Professor Moss teaches at a little school some of you may have heard of- The University of Notre Dame.
She’s interested in New Testament Interpretation, Early Christian Martyrdom, Resurrection and Afterlife, Constructions of Disease and Disability in the Bible, Early Christian Origins which means she’s not one of those myopic sorts who only cares about the enclitic mem or some such esoterica.
She’s written rather a good bit already including
The Other Christs: Imitating Jesus in Ancient Christian Ideologies of Martyrdom. Oxford and New York: Oxford University Press, 2010. Paperback edition 2012.
Ancient Christian Martyrdom: Diverse Practices, Ideologies, and Traditions. Yale Anchor Reference Library. New Haven, Conn.: Yale University Press, 2012.
Disability Studies and Biblical Literature. Co-Edited with Jeremy Schipper. New York: Palgrave Macmillan, 2011.
“On the Dating of Polycarp: Rethinking the Place of the Martyrdom of Polycarp in the History of Christianity.” Early Christianity 1:4 (2010): 539-574.
“Blood Ties: Martyrdom, Motherhood, and Family in the Passion of Perpetua and Felicitas.” Pages 183-202 in Women Seeking the Divine: Interdisciplinary Approaches. Edited by Stephen P. Ahearne-Kroll, James A. Kelhoffer, Paul A. Holloway. WUNT. Tübingen: Mohr Siebeck, 2010.
“The Man with the Flow of Power: Porous Bodies in Mark 5:25-34.” Journal of Biblical Literature 129:3 (2010): 507-519.
“Heavenly Healing: Eschatological Cleansing and the Resurrection of the Dead in the Early Church.” Journal of the American Academy of Religion 79: 3 (2011) 1-27.
“The Origin and Interpretation of sara ‘at in Leviticus 13-14.” Co-authored with Joel S. Baden. Forthcoming in the Journal of Biblical Literature 130:4 (2011): 643-661.
“Blurred Vision and Ethical Confusion: The Rhetorical Function of Matt 6:22-23,” Catholic Biblical Quarterly 73:4 (2011): 757-76.
“1 Thess. 4:13-18 in Rabbinic Perspective.” Co-authored with Joel S. Baden. New Testament Studies 58 (2012): 1-16.
Again, that’s better than some have done who have been in Biblical studies since their days at Harvard.
The ND websites notes that she
… specializes in Biblical studies and early Christian history, she holds an undergraduate degree in Theology from the University of Oxford, a Masters degree in Biblical Studies from Yale Divinity School, and a doctorate in Religious Studies from Yale University. She has published four books and over twenty-five articles and essays on various aspects of Biblical and early Christian literature, history, and thought. An award-winning author, her first book, The Other Christs: Imitating Jesus in Ancient Christian Ideologies of Martyrdom (Oxford, 2010) was awarded the 2011 John Templeton Award for Theological Promise and she has been the recipient of grants and awards from the Woodrow Wilson Foundation, the John Templeton Foundation, and the National Endowment for the Humanities. She currently serves as co-chair of the Healthcare and Disability in the Ancient Near East section of the international and national meetings of the Society of Biblical Literature, co-Chair of the “Inventing Christianity” consultation of the Society of Biblical Literature, and on the steering committee of the “Apostolic Fathers” consultation of the International meeting of the Society of Biblical Literature. She has consulted for, appeared in, and hosted documentaries for the National Geographic Channel, the History Channel, and the Discovery Channel and has lectured nationally and internationally at Yale, Duke, Emory, Columbia, University of Chicago, University of Oxford, University of Durham, Von Humboldt University in Berlin, to name a few. She is currently working on a monograph on the resurrection of the body tentatively entitled “Heavenly Bodies: Resurrecting Perfection in Early Christianity” for Yale University Press and a commentary on Second Century Martyrdom Accounts for the Hermeneia Commentary series.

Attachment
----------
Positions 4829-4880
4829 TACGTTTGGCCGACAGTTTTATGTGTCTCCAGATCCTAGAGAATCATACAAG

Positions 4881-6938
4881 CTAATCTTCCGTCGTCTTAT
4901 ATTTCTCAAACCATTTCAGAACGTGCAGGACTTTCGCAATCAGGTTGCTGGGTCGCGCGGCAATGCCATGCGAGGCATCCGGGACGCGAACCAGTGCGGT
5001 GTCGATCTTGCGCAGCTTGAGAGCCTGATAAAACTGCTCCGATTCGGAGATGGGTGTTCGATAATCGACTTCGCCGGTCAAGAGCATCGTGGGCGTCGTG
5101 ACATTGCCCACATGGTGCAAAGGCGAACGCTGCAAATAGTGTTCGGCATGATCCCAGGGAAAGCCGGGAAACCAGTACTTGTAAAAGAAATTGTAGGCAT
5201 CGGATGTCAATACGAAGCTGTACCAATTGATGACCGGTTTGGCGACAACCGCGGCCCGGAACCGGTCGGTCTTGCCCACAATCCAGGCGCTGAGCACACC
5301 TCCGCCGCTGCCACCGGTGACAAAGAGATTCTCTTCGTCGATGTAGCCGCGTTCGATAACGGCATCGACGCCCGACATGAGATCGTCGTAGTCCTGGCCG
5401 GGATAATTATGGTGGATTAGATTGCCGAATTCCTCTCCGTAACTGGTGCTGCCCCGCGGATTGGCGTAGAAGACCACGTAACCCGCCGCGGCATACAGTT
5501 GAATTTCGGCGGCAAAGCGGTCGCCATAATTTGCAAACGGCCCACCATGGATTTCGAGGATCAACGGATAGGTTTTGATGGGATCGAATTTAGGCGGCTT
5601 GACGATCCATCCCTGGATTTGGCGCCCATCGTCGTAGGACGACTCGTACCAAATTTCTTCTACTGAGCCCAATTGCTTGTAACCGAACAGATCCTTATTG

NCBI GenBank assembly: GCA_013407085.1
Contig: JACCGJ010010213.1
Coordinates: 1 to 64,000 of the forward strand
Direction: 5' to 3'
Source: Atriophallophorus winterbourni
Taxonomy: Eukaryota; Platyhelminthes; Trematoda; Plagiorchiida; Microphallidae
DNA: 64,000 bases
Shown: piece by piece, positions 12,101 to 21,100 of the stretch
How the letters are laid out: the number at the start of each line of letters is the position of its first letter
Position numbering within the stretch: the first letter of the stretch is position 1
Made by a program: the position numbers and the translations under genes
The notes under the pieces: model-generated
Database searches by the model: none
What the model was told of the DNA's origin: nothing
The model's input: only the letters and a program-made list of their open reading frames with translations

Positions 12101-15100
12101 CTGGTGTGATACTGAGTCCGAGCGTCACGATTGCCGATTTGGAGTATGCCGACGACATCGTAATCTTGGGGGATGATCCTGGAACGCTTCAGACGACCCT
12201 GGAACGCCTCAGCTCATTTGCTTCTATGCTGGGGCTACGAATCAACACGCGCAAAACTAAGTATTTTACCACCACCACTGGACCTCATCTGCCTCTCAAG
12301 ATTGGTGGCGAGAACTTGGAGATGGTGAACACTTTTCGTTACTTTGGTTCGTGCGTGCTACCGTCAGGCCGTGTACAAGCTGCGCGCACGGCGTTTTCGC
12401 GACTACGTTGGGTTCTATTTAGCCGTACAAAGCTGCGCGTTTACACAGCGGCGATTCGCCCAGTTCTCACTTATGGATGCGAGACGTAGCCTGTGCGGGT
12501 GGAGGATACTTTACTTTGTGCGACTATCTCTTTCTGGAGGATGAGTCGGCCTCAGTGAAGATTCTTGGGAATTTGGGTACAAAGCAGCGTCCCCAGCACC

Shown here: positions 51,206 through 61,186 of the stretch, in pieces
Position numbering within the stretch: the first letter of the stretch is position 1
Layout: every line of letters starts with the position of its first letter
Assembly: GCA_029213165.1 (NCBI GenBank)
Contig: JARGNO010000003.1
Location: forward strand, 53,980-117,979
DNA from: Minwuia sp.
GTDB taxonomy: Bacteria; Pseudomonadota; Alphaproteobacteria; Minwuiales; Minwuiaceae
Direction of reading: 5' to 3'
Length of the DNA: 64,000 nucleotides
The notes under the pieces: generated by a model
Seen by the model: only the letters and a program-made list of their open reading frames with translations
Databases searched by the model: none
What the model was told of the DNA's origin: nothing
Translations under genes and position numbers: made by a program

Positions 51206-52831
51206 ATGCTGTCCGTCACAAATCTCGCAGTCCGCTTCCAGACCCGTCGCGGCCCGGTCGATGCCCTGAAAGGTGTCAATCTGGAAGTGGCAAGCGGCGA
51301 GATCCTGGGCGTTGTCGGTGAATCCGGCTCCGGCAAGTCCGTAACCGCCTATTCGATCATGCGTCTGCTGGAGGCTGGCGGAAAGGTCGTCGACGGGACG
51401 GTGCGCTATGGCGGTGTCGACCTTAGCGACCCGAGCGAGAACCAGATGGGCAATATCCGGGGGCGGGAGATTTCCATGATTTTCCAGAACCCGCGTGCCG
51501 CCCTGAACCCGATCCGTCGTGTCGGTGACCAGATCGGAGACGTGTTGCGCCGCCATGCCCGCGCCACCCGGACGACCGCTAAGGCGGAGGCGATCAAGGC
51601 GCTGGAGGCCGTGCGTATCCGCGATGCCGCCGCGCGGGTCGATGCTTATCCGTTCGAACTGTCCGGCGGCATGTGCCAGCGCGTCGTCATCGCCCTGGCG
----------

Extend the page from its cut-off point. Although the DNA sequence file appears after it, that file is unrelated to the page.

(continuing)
And most of all, she’s clever. She’s on the Facebook and the Twitter and she has her own website. Get to know her. She really is a scholar you should know.